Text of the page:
Raised Relief of a Priest
Egyptian, Classical, Ancient Near Eastern Art
On View: 19th Dynasty to Roman Period, Martha A. and Robert S. Rubin Gallery, 3rd Floor
This relief is attributed to Saqqara, one of the cemeteries of the Lower, or northern, Egyptian capital city of Memphis, because it represents a Memphite priest and its texts mention Memphite deities. It is carved with less severe outlines and facial features and in less compact limestone than contemporary reliefs made at Thebes. The style recalls New Kingdom Memphite reliefs.
ca. 664-610 B.C.E.
early Dynasty 26
11 5/16 x 14 3/4 in. (28.8 x 37.5 cm) (show scale)
Charles Edwin Wilbour Fund
Limestone relief. In high relief standing figure of the sem priest Ptah, preserved to about shoulders, facing right with right arm and hand outstretched apparently making an offering to his mother. He wears side-lock with curled wig. Line of fine hieroglyphs at top edge and one column behind the priest.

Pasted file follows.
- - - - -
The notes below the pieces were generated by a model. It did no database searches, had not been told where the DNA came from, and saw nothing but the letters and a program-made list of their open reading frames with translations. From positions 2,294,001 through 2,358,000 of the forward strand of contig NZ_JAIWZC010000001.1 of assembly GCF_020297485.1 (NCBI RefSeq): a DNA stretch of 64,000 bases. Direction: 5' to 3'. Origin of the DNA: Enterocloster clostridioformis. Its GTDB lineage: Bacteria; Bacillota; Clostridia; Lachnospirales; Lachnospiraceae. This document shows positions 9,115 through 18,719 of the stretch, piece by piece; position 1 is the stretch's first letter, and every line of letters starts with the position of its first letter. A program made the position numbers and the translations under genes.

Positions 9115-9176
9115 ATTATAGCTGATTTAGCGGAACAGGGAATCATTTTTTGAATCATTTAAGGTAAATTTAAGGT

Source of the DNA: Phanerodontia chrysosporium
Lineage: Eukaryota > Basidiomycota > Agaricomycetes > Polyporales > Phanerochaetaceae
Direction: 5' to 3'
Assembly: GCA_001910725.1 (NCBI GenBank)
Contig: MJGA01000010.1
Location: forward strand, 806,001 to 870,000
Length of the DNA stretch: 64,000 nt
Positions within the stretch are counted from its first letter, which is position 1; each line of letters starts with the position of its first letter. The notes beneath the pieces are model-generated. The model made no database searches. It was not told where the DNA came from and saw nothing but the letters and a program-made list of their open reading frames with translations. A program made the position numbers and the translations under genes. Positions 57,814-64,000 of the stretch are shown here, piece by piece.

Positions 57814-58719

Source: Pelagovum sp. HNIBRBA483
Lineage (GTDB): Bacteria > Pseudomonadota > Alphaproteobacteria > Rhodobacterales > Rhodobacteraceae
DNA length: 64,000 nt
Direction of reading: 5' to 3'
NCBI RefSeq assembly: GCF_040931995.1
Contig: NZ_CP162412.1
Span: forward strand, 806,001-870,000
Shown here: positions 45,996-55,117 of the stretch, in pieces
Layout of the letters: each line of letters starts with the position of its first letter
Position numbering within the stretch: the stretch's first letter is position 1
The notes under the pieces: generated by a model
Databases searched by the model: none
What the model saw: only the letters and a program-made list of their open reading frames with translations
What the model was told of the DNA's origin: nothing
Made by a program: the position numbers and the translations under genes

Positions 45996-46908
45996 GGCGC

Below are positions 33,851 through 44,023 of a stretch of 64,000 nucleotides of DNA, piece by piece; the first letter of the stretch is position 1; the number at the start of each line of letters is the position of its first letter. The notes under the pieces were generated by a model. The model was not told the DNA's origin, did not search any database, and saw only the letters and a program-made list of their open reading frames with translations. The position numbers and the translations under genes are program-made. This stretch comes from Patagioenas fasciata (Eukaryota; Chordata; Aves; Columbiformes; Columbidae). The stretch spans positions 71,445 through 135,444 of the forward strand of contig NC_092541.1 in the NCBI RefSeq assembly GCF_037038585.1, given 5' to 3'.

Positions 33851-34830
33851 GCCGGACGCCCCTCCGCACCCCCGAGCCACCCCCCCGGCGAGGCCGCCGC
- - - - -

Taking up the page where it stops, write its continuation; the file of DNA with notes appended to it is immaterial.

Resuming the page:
Condition: Poor. Most of surface near upper edge lost and scattered areas all over relief have been attacked by salt (?) and lost. Remains of red paint on flesh of man, edges of hieroglyphs and scattered points.
Raised Relief of a Priest, ca. 664-610 B.C.E. Limestone, 11 5/16 x 14 3/4 in. (28.8 x 37.5 cm). Brooklyn Museum, Charles Edwin Wilbour Fund, 61.165. Creative Commons-BY (Photo: Brooklyn Museum, CUR.61.165_wwg8.jpg)
installation, West Wing gallery 8 installation, CUR.61.165_wwg8.jpg
. Brooklyn Museum photograph, 2006
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